"The Nymph Complaining for the Death of Her Faun" is a poem that was published posthumously. The poem is believed to have been written in the 1650s, during the English Civil War. The poem is an elegy, which is a type of poem that mourns the death of a person or thing.
The poem is written in rhymed couplets and is divided into three stanzas. In the first stanza, the nymph mourns the death of her faun. In the second stanza, she expresses her grief and laments the passing of time. In the third stanza, she reflects on the nature of love and the inevitability of death.
The first stanza of the poem sets the scene and introduces the main character, the nymph. The nymph is mourning the death of her faun, whom she loved deeply. The faun was a mythical creature who was part man and part goat. The nymph describes the faun as being "all my world" and "all my joy." The loss of the faun has left her feeling empty and alone.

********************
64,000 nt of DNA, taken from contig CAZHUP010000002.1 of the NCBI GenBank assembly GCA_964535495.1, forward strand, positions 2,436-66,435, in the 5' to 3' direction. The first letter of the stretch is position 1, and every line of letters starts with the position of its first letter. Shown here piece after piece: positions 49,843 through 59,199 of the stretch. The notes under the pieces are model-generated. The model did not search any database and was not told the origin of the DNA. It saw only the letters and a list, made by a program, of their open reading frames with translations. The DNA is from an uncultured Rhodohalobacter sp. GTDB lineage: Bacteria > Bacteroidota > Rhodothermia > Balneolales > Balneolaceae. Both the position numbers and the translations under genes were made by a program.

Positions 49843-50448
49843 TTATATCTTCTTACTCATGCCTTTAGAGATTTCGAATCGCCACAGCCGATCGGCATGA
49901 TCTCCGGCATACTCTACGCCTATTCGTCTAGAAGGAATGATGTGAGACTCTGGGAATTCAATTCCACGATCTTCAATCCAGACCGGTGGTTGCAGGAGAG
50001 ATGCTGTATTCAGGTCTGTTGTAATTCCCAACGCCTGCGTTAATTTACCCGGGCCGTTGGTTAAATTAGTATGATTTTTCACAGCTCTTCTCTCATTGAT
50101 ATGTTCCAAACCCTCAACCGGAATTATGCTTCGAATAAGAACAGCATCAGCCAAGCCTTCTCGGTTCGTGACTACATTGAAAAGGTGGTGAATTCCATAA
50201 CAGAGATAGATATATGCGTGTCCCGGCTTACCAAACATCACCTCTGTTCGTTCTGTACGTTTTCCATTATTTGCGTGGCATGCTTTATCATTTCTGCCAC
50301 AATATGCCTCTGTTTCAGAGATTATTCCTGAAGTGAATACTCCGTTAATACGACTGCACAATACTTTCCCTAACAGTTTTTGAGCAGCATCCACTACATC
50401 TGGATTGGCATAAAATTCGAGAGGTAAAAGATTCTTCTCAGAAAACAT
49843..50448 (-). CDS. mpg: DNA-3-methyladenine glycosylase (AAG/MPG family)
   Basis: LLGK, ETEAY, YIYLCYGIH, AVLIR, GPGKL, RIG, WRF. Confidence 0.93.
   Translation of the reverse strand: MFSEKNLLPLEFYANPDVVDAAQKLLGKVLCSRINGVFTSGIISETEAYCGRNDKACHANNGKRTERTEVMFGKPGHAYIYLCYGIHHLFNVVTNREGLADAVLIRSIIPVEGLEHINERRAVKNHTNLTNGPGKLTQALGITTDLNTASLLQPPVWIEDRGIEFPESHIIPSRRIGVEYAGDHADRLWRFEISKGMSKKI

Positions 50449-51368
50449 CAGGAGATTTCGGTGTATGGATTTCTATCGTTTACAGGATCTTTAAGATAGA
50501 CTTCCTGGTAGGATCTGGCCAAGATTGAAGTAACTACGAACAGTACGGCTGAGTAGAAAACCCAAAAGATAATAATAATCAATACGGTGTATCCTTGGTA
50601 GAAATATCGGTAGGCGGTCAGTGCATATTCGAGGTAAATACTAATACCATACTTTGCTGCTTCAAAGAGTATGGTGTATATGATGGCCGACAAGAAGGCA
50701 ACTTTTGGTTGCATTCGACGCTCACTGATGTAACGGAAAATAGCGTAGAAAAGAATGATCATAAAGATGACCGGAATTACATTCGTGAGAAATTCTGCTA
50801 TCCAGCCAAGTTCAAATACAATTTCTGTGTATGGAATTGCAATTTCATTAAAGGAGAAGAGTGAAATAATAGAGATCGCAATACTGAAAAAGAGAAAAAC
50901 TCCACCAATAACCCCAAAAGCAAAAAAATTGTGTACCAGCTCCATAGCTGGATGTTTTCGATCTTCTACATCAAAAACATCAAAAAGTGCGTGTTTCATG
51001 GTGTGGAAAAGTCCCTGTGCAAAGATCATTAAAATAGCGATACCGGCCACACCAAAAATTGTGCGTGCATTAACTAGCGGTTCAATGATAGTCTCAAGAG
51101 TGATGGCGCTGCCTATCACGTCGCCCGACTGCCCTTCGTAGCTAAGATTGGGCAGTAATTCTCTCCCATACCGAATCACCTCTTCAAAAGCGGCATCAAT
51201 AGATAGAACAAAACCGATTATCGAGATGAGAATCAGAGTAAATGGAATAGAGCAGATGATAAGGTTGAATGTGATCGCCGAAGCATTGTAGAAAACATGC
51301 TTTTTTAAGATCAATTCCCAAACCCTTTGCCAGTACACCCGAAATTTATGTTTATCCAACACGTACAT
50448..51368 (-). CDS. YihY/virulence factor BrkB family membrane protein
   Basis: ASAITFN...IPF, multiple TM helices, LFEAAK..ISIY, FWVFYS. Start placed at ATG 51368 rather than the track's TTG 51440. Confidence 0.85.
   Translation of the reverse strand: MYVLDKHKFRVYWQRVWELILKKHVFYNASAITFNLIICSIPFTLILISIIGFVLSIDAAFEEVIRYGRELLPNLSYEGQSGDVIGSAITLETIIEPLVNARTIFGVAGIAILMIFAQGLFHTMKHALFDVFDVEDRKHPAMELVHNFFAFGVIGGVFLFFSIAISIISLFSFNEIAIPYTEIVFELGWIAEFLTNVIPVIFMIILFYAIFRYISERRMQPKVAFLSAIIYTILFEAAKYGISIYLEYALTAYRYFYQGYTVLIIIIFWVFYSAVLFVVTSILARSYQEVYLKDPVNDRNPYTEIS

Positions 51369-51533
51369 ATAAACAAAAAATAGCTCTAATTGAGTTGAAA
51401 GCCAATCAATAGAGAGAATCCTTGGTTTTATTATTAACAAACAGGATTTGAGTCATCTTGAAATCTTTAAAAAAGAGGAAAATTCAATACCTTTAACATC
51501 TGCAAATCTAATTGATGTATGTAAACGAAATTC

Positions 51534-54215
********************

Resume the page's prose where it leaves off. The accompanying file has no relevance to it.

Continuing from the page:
The nymph describes the faun in vivid detail, painting a picture of a beautiful and exotic creature. She describes his "golden locks," his "ivory horns," and his "sapphire eyes." The faun was a magical creature who was able to bring joy and happiness to the nymph's life.
The second stanza of the poem is where the nymph really begins to express her grief. She laments the passing of time and the fact that everything in life is transient. She says that the faun was "too good for human nature's daily food," meaning that he was too special and extraordinary to be part of the mundane world.